“The automotive industry will look completely different in the next five years compared to today,” says Kim Ogle, manager of external affairs at Toyota Motor Manufacturing Alabama. “It is critical to have a workforce that can adapt to change, solve problems and quickly learn new technologies. Stronger partnerships and collaboration between the industry and educators is key for developing and maintaining a talent pipeline. Educators must understand what the industry needs so they can create programs that help develop students to meet the workforce needs. We also need educators to help us overcome misperceptions of careers in manufacturing to help increase interest in the field.”
To help meet an ongoing need for skilled maintenance technicians, Toyota partnered with Calhoun Community College in 2014 to develop the Advanced Manufacturing Technician Program (AMT), Ogle says. The AMT program is a two-year work and study program that allows students to gain industry work experience that aligns with classroom curriculum, making them ready for employment upon graduation. About 12 partner companies now participate to sponsor AMT students, so graduates help fill the gap for skilled workforce needs across the industry, not just at Toyota.
Toyota is also working with AIDT to develop innovative new hire assessment and training programs, Ogle says. For instance, at Toyota’s request, AIDT is ramping up an apprenticeship program that supplies maintenance technicians and other skilled professionals to several local manufacturers and will now prepare more workers.
In partnership with Calhoun Community College, the Federation of Advanced Manufacturing Education (FAME) provides a two-year technical associate degree, along with paid work experience at a local plant and experience in advanced manufacturing technology. The program has operated successfully for several years, and at Mazda Toyota’s request, AIDT is currently working to expand it. A new FAME center will be located in the Alabama Robotics Technology Park, located in Tanner, adjacent to Huntsville, Madison and Decatur.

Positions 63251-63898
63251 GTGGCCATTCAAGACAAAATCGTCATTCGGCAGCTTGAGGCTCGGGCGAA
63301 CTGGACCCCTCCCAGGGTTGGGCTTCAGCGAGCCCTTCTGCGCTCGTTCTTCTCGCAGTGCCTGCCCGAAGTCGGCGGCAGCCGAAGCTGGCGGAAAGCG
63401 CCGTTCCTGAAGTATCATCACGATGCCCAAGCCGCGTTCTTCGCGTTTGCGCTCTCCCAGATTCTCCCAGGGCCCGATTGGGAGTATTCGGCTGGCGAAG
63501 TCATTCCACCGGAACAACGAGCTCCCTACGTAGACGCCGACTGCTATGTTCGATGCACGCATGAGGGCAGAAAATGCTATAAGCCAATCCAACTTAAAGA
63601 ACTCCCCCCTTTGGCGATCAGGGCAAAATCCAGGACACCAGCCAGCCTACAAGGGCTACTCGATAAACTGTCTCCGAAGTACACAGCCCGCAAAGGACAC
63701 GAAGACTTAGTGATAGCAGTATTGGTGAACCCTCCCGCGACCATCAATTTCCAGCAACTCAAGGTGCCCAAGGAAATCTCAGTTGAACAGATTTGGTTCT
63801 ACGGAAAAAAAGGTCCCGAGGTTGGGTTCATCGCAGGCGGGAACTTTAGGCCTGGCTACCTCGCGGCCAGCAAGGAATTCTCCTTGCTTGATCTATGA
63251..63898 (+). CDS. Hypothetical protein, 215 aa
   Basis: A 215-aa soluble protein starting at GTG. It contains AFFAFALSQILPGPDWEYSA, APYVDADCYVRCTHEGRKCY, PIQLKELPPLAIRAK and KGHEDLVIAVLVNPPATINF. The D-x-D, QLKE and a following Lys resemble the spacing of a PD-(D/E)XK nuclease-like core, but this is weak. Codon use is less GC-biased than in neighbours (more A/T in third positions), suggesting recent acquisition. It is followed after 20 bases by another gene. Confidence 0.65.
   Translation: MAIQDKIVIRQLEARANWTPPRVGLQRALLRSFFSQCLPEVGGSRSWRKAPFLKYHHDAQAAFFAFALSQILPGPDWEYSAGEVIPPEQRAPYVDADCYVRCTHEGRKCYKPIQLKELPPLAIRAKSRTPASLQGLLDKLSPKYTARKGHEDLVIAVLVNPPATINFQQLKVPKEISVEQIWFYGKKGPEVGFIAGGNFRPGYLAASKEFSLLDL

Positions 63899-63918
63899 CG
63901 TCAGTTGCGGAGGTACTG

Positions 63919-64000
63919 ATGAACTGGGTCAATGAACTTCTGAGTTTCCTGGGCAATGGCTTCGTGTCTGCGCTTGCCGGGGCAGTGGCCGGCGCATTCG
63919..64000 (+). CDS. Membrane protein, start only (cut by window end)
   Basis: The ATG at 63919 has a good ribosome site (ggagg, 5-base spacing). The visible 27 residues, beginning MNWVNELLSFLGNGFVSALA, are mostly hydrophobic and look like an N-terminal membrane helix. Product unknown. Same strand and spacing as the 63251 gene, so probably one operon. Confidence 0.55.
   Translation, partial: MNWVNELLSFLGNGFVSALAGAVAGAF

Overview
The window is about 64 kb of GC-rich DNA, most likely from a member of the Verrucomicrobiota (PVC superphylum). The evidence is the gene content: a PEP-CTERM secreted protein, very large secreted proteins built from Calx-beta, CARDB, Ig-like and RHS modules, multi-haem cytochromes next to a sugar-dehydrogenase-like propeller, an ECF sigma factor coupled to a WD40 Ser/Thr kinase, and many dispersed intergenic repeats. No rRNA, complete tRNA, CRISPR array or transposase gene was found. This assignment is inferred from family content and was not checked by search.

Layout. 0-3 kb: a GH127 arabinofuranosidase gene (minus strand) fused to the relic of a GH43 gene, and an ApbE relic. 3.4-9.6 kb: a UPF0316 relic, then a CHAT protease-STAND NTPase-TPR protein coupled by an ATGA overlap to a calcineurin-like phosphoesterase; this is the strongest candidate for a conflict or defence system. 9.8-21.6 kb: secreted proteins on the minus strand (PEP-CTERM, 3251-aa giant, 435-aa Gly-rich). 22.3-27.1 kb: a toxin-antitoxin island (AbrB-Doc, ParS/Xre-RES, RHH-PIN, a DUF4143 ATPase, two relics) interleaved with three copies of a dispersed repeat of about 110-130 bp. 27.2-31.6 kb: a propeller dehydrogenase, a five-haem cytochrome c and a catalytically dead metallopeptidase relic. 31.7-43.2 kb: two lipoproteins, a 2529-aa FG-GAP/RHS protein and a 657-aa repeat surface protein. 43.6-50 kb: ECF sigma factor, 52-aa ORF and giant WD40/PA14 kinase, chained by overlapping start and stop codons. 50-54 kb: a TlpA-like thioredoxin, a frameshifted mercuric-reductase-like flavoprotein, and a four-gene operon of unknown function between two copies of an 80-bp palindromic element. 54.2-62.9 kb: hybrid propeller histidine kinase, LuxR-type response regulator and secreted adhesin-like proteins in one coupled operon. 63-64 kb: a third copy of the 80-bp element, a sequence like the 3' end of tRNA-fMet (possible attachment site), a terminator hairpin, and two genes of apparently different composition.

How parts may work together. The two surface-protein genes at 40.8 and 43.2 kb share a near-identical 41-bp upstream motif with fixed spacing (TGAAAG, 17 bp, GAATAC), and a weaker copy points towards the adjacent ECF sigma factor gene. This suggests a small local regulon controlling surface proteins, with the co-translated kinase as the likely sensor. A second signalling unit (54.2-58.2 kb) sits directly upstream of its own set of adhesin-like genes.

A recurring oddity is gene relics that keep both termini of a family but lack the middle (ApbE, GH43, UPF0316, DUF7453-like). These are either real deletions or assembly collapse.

Along with the FAME apprenticeship program, local community colleges also offer standalone courses and curricula, such as those that will be available at the new plant. “Calhoun, Northwest-Shoals, Wallace State and Drake State community colleges are all gearing up to offer programs in advanced manufacturing to help provide the workforce we’ll need,” Castile says.
High school technical education programs are also part of the effort. When the Alabama Legislature’s 21st Century Workforce Act passed in 2013, it provided $50 million to equip high schools with high-tech equipment to teach students the skills needed for advanced manufacturing and other jobs of the future.
The investment is paying off, Castile says. “We’re one of only a few states in the country that have high school career tech programs that allow kids to graduate high school with industry certifications,” he explains. “Those students are successfully entering the workforce, or going on to college to become high-level engineers. These programs are supporting a wide range of workforce needs that are all important.”
The Huntsville/Madison County Chamber of Commerce has recently developed a plan “to help people select a career path before they select an education path,” Cherry says. “We want to provide opportunities for people who are interested and share the information with schools. With co-ops available, many students can cover the cost of their education and get out of school without debt.”
Assisting with the Recruiting Process
A highly trained workforce will clearly benefit companies across the Tennessee Valley and the state, not just the new Mazda Toyota plant. But at the moment, the new factory is top of mind.
When Mazda Toyota is ready to begin the process of sourcing new applicants, AIDT will help get the ball rolling, just as it has for other automotive plants when requested. “We’ll craft a process for individuals to apply online for jobs, and those applicants will be reviewed automatically and organized into different buckets based on their experience and expertise,” Castile says. “As closely as we can, we’ll match the applicants to the precise skills the company is looking for. Those who are strong matches will be interviewed and go on through the process.”
As construction continues on the plant, education and training continues to prepare its future workers. “We have the workforce to support this,” Castile says. “We don’t just have warm bodies, but we also have specific skills that have been built into this workforce.”
Nancy Mann Jackson and Dennis Keim are freelance contributors to Business Alabama. Jackson is based in Birmingham and Keim in Huntsville.
Krista Hughes and Diana McKenzie have a lot in common.
The two women are Alabama’s first private patient health care advocates, a rapidly growing profession formed to find ways to better cope with a health care system plagued by medical errors, such as misdiagnosis, delayed or missing test results, undecipherable medical bills and overworked medical professionals.
Both Hughes and McKenzie have health care backgrounds and have had first-person looks at the problems. And both are admirers of Trisha Torrey, founder and CEO of the Alliance of Professional Health Advocates, a firm that provides information and support to health care advocates nationwide.